The Palembang administration officially lifted the large-scale social restrictions (PSBB) in Palembang, South Sumatra on Wednesday.The administration decided not to extend the policy despite a high number of COVID-19 cases in Palembang and South Sumatra. Based on data from the South Sumatra COVID-19 task force, the total number of COVID-19 patients in Palembang reached 938 on Tuesday. Of the said number, 38 have died, while 592 are still hospitalized. Palembang Police chief Sr. Com. Anom Setiyadi said PSBB in Palembang would not be extended based on a decision made during a Regional Leadership Communication Forum (Forkopimda).Read also: COVID-19: Villagers forego traditional ‘lockdown’ for PSBB in S. Sumatra“Palembang’s status has been lowered to orange zone from red zone. So, the task force decided to revoke the restriction, but we will still maintain the health protocols,” Anom said on Wednesday as quoted by kompas.com.Anom stated that the administration had also abolished sanctions for people who violated the rules during the PSBB period. In the post-PSBB phase, the Indonesian Military and the National Police personnel are only to educate those who violate the health protocols. He went on to say that implementation of health protocols was to be more strict in traditional markets, where people’s mobility was high but awareness about wearing face masks was low. (dpk)Topics :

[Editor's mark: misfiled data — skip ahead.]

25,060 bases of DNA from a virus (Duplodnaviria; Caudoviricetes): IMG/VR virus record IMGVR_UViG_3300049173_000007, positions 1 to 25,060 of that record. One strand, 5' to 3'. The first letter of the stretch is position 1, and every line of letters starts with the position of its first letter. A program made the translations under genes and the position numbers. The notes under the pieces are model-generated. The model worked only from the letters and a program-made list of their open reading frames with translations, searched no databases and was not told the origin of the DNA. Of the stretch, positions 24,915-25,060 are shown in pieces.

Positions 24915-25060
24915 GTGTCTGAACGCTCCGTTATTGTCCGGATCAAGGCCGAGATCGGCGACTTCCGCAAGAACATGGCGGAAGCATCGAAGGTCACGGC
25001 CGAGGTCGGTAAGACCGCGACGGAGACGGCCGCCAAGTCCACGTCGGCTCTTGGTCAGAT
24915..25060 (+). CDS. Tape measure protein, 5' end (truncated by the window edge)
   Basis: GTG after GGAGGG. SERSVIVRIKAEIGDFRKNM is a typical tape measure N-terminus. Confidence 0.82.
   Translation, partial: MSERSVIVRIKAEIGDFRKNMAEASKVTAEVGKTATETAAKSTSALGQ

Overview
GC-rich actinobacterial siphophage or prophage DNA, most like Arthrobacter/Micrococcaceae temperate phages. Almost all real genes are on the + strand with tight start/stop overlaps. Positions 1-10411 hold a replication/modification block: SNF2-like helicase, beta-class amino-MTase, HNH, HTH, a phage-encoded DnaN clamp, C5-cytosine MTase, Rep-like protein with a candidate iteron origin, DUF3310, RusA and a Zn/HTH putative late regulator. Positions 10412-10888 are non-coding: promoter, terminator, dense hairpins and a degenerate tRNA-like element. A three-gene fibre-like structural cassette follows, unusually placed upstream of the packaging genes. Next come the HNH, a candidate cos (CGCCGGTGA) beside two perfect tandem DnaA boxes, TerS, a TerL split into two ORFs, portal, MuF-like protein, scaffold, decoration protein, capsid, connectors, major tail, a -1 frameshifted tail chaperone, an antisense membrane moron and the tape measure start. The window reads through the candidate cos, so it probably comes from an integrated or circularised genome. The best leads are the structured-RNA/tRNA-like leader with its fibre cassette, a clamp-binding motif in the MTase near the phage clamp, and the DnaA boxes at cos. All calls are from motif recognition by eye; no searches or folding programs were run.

At TPR, Hill will be tasked with ensuring that the regulator’s new “clearer, quicker and tougher” regulatory approach works effectively across the industry, as well as taking the lead on improving its use of data to monitor emerging risks.TPR chairman Mark Boyle said: “I am extremely pleased Jo has been appointed to this key role at TPR. Under our TPR Future programme, we have made great strides in developing and implementing a new, more proactive culture and approach to regulation and I am confident Jo will ensure our clearer, quicker and tougher strategy continues to have an impact.“The effective use of data in the early detection and mitigation of risks is crucial and through her wealth of experience and knowledge in this area, Jo will help maximise our effectiveness as we strive to make workplace pensions work for savers.”The appointment comes as TPR’s chief executive, Lesley Titcomb, prepares to step down in February after a four-year tenure.Separately, the FCA has named Sheldon Mills as its new director of competition, joining from the Competition and Markets Authority (CMA) where he is a senior director for mergers and state aid.Mills has worked at the CMA – previously the Office of Fair Trading – since 2010, overseeing the regulator’s approach to UK company mergers since 2014. Before joining the CMA he worked at London law firms including SJ Berwin, Jones Day and K&L Gates.He will join the FCA in November and will be responsible for promoting competition “in consumers’ interest”, the regulator said, as well as overseeing its activities to “enforce prohibitions on anti-competitive behaviour” within financial services. The UK’s Pensions Regulator (TPR) has hired an executive director of strategy and risk as it prepares to take on new powers granted by government.Jo Hill will join the regulator’s team in November from the Financial Conduct Authority (FCA), the UK’s financial services watchdog.Hill is currently the FCA’s director of market intelligence, data and analysis. She has worked at the FCA since 2009 in a number of roles, including head of data and analysis and head of corporate strategy.She has also worked for the FCA’s predecessor, the Financial Services Authority.